Update Browser for the full First Western experience.

It looks like you may be using Internet Explorer. For the best experience on our site, we recommend using the most recent version of Google Chrome, FireFox, or Microsoft Edge.

The Implications of Rising Inflation

If you’re going to plan for your financial future beyond a year or so from today, inflation has likely been a consideration. Typically, investors have planned on an inflation rate around 3 percent, but even minor fluctuations in that rate can have significant implications for where you invest your money.

Inflation has the biggest impact on the value of your assets over the long-term, making it most relevant for retirement planning and estate planning. If you’re thinking about your finances in terms of decades, not years, there are a few things to keep in mind.

The State of Inflation

2015 marked a recent low in inflation, as year-over-year rates dipped to less than one percent. In recent years, that rate has risen again to around two percent, closer to the long-term average we’ve come to expect. But 2020 has not been a typical year.

The COVID-19 pandemic has sent shockwaves through nearly every aspect of American society, and its long-term implications are unclear. What seems likely is that another stimulus package is coming for individuals, small business, and corporations alike. And as Forbes points out, “You simply cannot cancel interest rates, pump untold amounts of new money into a seized-up economy and expect it not to create inflation.” If increased inflation is on the way, investors will need to take note.

Weighing Risk Against Reward

Any asset appreciating slower than inflation will ultimately lose value in the long run. Financial planners already know this, which is why no one will tell you to save for retirement in a typical savings account.

But there are some investments that might make sense in a low-inflation environment that will be drowned out by inflation if rates rise as predicted. One of the most noteworthy is a CD ladder. Typically seen as a safe option for investors who don’t want to test the volatility of the stock market, CD rates rarely exceed two percent — and most CD rates are at rock bottom right now, thanks to historically low federal interest rates. If inflation surpasses three percent, CD ladders may actually lose money over time.

Inflation-Proof Assets

There’s no magic bullet that will protect your wealth against inflation, but you can take some solace in the fact that inflation is usually a relatively minor factor in the value of your assets. Even safe options like ETFs and government bonds will fluctuate more due to changing interest rates and other environmental factors than they will from inflation.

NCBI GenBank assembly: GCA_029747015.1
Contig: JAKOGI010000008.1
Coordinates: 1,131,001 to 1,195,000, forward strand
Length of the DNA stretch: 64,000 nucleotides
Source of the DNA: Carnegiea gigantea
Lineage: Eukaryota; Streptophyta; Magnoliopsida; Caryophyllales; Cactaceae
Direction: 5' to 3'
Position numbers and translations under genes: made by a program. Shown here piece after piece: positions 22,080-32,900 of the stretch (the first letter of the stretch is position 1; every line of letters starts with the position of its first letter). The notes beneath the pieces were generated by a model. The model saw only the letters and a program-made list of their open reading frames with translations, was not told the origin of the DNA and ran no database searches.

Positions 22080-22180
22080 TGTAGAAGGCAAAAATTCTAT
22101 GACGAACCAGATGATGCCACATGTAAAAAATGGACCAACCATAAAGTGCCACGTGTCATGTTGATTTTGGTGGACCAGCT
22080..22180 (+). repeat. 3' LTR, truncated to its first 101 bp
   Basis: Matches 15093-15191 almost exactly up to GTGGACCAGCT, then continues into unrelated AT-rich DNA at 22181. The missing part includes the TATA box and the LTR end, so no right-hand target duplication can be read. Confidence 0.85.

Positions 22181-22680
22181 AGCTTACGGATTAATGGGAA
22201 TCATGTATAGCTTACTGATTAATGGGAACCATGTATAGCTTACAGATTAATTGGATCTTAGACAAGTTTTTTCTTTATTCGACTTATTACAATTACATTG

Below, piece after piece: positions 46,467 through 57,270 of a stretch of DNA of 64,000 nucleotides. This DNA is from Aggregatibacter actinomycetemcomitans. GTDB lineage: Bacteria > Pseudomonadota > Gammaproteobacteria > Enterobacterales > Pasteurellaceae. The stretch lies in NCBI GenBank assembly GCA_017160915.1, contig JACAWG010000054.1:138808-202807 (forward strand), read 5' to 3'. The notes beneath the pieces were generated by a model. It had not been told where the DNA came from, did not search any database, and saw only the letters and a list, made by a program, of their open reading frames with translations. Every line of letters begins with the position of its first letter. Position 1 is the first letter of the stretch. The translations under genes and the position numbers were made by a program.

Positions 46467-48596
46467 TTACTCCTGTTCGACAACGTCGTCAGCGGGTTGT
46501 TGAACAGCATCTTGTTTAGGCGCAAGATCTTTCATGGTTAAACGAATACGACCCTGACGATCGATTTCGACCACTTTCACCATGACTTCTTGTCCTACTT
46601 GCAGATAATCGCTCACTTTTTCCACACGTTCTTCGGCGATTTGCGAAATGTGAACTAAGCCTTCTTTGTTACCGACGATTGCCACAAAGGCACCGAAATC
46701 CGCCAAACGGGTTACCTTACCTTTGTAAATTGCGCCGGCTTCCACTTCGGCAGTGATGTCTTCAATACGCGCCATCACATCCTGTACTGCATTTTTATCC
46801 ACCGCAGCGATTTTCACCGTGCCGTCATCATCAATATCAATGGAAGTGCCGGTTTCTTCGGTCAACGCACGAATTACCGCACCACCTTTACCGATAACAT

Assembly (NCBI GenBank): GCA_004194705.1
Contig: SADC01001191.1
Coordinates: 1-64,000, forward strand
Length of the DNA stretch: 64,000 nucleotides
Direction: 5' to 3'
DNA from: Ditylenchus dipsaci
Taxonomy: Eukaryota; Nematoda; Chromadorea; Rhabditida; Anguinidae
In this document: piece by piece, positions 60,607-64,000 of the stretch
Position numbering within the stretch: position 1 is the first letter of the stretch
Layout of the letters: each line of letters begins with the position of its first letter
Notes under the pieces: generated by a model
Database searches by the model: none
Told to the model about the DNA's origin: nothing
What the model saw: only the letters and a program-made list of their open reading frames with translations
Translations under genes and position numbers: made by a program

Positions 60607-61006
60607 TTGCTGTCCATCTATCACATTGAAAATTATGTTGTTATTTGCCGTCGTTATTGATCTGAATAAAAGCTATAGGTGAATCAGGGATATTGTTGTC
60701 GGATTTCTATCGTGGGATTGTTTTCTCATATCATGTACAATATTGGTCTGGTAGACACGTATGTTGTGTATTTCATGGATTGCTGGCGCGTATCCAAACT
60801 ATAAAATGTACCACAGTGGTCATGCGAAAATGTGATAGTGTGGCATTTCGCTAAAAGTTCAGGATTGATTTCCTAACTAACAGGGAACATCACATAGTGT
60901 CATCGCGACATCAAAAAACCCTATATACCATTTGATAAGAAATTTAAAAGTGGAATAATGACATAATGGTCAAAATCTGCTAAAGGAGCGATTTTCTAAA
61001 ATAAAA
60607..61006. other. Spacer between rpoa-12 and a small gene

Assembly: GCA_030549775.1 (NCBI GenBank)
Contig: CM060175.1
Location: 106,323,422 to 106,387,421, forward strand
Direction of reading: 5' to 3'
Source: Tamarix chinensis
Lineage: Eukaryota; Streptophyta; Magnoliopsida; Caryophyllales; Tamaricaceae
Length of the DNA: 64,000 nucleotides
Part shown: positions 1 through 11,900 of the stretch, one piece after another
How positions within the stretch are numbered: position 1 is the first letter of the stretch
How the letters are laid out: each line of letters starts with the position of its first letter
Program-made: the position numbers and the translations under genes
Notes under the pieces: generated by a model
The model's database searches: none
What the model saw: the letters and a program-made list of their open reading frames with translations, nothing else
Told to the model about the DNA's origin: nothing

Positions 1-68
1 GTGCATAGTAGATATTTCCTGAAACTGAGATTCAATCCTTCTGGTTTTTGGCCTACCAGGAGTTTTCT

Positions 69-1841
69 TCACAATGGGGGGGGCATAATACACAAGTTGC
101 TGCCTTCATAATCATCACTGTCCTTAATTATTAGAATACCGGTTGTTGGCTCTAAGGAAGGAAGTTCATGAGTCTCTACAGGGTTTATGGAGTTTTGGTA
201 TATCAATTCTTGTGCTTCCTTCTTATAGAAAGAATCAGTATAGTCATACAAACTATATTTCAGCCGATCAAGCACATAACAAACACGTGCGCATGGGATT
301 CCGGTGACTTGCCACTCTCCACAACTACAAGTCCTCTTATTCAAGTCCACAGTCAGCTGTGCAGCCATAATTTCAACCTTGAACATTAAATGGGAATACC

In the long term, cash assets are guaranteed to lose value to inflation, while the stock market is all but guaranteed to outperform it. As long as your assets are distributed in such a way that your expected return is higher than 3-4 percent year-over-year, you can decide the best way to balance liquidity and growth.

One of the safest possible investments is in Treasury Inflation-Protected Securities, which are bonds backed by the U.S. Government and protected against rising prices. When they mature, the investor will be paid back either the original principal or the principal with inflation factored in, whichever is greatest. Your money won’t grow, but it won’t lose value, either.

Some investors have also sworn by gold as an inflation-proof asset, but the data on this is shaky. The reasoning goes that gold will hold its value when currencies depreciate, but gold is still a commodity and thus subject to changes in buying power. The price of gold over the last ten years has been as high as $2,000 per ounce and as low as $1,000 per ounce, so it’s reasonable to doubt its stability as a hedge against inflation.

Finally, real estate investment trusts (REITs) have historically proven to be an organic hedge against inflation. As prices rise and fall, so do house prices, which means that REIT returns rise as inflation increases. REITs also offer investors more diversified portfolios than bonds. The downside is that housing-specific fluctuations in the economy, such as the sub-prime mortgage crisis of 2008, can sink the value of REITs.

Talk to First Western Trust

Inflation usually isn’t the most significant factor when it comes to the long-term value of your investments, but it’s worth keeping in mind. You need to balance risk, return, and liquidity, and the distribution of your assets will vary depending on the returns you expect to see.

If you’re wondering if your portfolio is safe from a potential rise in inflation, talk to First Western Trust today. We’ll take a holistic look at every aspect of your finances, income, and liabilities to craft a tailored financial plan that’s designed with your goals and priorities in mind.

Connect With Our Team